Items Seized in Widely Condemned Police Raid at Marion County Record Newspaper in Kansas Will Be Returned, Officials Say

Office of the Marion County Record. (Mark Reinstein / MediaPunch / AP)Office of the Marion County Record. (Mark Reinstein / MediaPunch / AP)

(CNN) — After days of national controversy over the raid of a small town’s newspaper office and the publisher’s home, the items seized will be returned, the Kansas Bureau of Investigation announced Wednesday.

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An attorney for the Marion County Record, Bernie Rhodes, told CNN the local prosecutor has agreed to withdraw a search warrant executed on the newspaper Friday and will return all seized items, answering demands of press freedom advocates who sharply condemned the police action.

The paper’s co-owner and publisher, Eric Meyer, has said he believes Friday’s raid in Marion – about 60 miles north of Wichita – was prompted by a story published Wednesday about a local business owner, Kari Newell. But authorities said they were investigating what they called “identity theft” in a search warrant.

Computers, cellphones and other materials were seized during the raid at the Marion County Record, Meyer confirmed to CNN.

Marion County prosecutor Joel Ensey released a statement explaining why he has asked for the seized items to be returned.

“On Monday, August 14, 2023, I reviewed in detail the warrant applications made Friday, August 11, 2023 to search various locations in Marion County including the office of the Marion County Record,” Ensey said.

“The affidavits, which I am asking the court to release, established probable cause to believe that an employee of the newspaper may have committed … Unlawful Acts Concerning Computers. Upon further review however, I have come to the conclusion that insufficient evidence exists to establish a legally sufficient nexus between this alleged crime and the places searched and the items seized,” the prosecutor said.

“As a result, I have submitted a proposed order asking the court to release the evidence seized. I have asked local law enforcement to return the material seized to the owners of the property.”

The Kansas Bureau of Investigation plans to continue its investigation “independently,” it said in the statement.

“We will work with the Marion County Record, or their representative, to coordinate the prompt return of all seized items,” KBI spokesperson Melissa Underwood wrote. “Once our investigation concludes we will present findings to the Marion County Attorney for review.”

Meyer’s mother – Marion County Record co-owner Joan Meyer – died Saturday, the day after police raided the home she shared with her son. Eric Meyer said he believes stress from the raid contributed to his mother’s death.

The raids of the newspaper’s office and the Meyers’ home “raise a lot of concerns and a lot of questions” for the Biden administration, White House press secretary Karine Jean-Pierre said Wednesday.

Jean-Pierre said she had not spoken to the president about the case, but the White House was aware of reports.

“More broadly speaking, it is important to me … from here and to the president to reiterate as he has done many times before the freedom of the press, that is the core value when we think about our democracy,” Jean-Pierre said. “When you think about the cornerstone of our democracy, the freedom of press is right there. That is our core value.”

The story behind the story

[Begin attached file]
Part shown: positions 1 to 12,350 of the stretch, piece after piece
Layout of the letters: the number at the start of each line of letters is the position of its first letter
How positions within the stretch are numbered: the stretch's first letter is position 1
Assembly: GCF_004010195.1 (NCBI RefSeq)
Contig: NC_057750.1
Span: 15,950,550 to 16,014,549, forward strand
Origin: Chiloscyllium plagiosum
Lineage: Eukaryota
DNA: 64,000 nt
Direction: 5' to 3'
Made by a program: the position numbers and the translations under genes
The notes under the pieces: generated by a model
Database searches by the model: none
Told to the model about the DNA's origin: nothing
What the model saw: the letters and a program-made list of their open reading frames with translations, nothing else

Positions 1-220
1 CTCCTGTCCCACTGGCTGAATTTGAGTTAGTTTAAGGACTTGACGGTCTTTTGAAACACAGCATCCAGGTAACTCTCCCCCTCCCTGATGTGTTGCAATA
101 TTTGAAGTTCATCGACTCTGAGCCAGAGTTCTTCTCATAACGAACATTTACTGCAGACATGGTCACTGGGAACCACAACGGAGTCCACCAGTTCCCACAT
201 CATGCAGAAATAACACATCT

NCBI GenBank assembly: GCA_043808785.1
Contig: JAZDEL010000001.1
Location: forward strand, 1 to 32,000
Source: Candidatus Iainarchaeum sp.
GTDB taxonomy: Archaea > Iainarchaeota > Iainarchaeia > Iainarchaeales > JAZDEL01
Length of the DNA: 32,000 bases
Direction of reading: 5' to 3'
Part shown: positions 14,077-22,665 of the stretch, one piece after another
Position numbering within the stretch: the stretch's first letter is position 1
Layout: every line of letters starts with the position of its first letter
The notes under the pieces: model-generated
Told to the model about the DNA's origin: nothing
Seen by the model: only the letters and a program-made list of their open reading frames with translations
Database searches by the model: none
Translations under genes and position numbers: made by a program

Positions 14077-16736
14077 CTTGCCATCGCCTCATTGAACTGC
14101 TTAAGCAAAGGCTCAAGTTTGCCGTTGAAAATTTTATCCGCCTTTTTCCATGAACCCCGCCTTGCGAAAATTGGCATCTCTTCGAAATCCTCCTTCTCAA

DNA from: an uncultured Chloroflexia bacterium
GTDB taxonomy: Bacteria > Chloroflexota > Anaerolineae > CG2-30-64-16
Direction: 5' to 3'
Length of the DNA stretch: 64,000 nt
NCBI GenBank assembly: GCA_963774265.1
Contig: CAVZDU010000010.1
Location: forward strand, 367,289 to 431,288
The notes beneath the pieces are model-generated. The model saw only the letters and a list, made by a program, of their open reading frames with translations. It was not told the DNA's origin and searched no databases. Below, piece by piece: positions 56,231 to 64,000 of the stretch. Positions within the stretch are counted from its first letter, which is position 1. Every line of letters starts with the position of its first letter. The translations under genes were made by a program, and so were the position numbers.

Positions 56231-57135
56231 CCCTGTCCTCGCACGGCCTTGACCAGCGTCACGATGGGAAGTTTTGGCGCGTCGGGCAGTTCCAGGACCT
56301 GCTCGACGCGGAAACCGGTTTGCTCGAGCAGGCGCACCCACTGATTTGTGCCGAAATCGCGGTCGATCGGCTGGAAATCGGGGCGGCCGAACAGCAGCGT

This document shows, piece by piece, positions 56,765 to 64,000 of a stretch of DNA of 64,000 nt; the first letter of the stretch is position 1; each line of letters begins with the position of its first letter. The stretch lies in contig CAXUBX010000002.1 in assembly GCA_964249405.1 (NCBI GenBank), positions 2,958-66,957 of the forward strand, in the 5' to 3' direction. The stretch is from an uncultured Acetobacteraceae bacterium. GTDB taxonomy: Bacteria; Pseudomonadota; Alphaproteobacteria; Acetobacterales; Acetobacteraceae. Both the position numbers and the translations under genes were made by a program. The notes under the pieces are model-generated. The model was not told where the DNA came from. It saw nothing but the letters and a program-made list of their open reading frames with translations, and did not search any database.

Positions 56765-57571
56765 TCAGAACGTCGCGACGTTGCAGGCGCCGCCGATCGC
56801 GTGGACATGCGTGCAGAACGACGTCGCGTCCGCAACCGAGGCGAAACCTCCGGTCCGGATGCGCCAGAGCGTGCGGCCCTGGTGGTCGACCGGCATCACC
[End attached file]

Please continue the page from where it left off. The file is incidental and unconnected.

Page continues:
Earlier this month, Meyer said he was at Kari’s Kitchen – a coffee shop operated by Newell – for a public meeting event with US Rep. Jake LaTurner, a Republican who represents the area.

Even though it was a public meet-and-greet event, Meyer said he and his reporter, Phyllis Zorn, were asked to leave.

“I was standing in line waiting to get a drink at the coffee shop where we were and the police chief came up to us and said you’ve been asked to leave by the coffee shop owner,” Meyer said. “She said we don’t want the media in here, so they threw us out.”

CNN has reached out to LaTurner’s office about the situation.

Meyer said Zorn then received a tip about Newell allegedly driving without a valid driver’s license after a traffic offense in 2008.

Newell confirmed to CNN that she had asked Meyer and his reporter to leave the event because she believes the newspaper “has a long-standing reputation for twisting and contorting comments within our community.”

“When they came into the establishment, I quietly and politely asked them to exit,” Newell said. “I didn’t feel that their constituents needed to be exposed to any risk of being misquoted.”

Newell said the Marion County Record unlawfully used her credentials to get information that was only available to law enforcement, private investigators and insurance agencies. “Not only did they have information that was illegal for them to obtain in the manner in which they did, but they sent it out as well,” she added.

The Marion County Record published the article “strictly out of malice and retribution for me asking him to exit my establishment,” she said.

Newell said she was out of state when she learned of Friday’s raid and told CNN she was “flabbergasted” and “didn’t know that was coming.”

‘Not in America’

Meyer said he drove down to the office where law enforcement officials seized a file server, a backup drive for a file server, Meyer’s computer and the computers of two other reporters.

“I’ve never seen anything like this, not in America,” Meyer said. “This was an atomic flyswatter. They wanted to swat us, and they tried to do so.”

Two reporters – Zorn and Deb Gruver – whose computers were seized also had their phones taken away, according to Meyer.

“As far as I can see, the entirety of law enforcement in Marion County was involved in this,” Meyer said.

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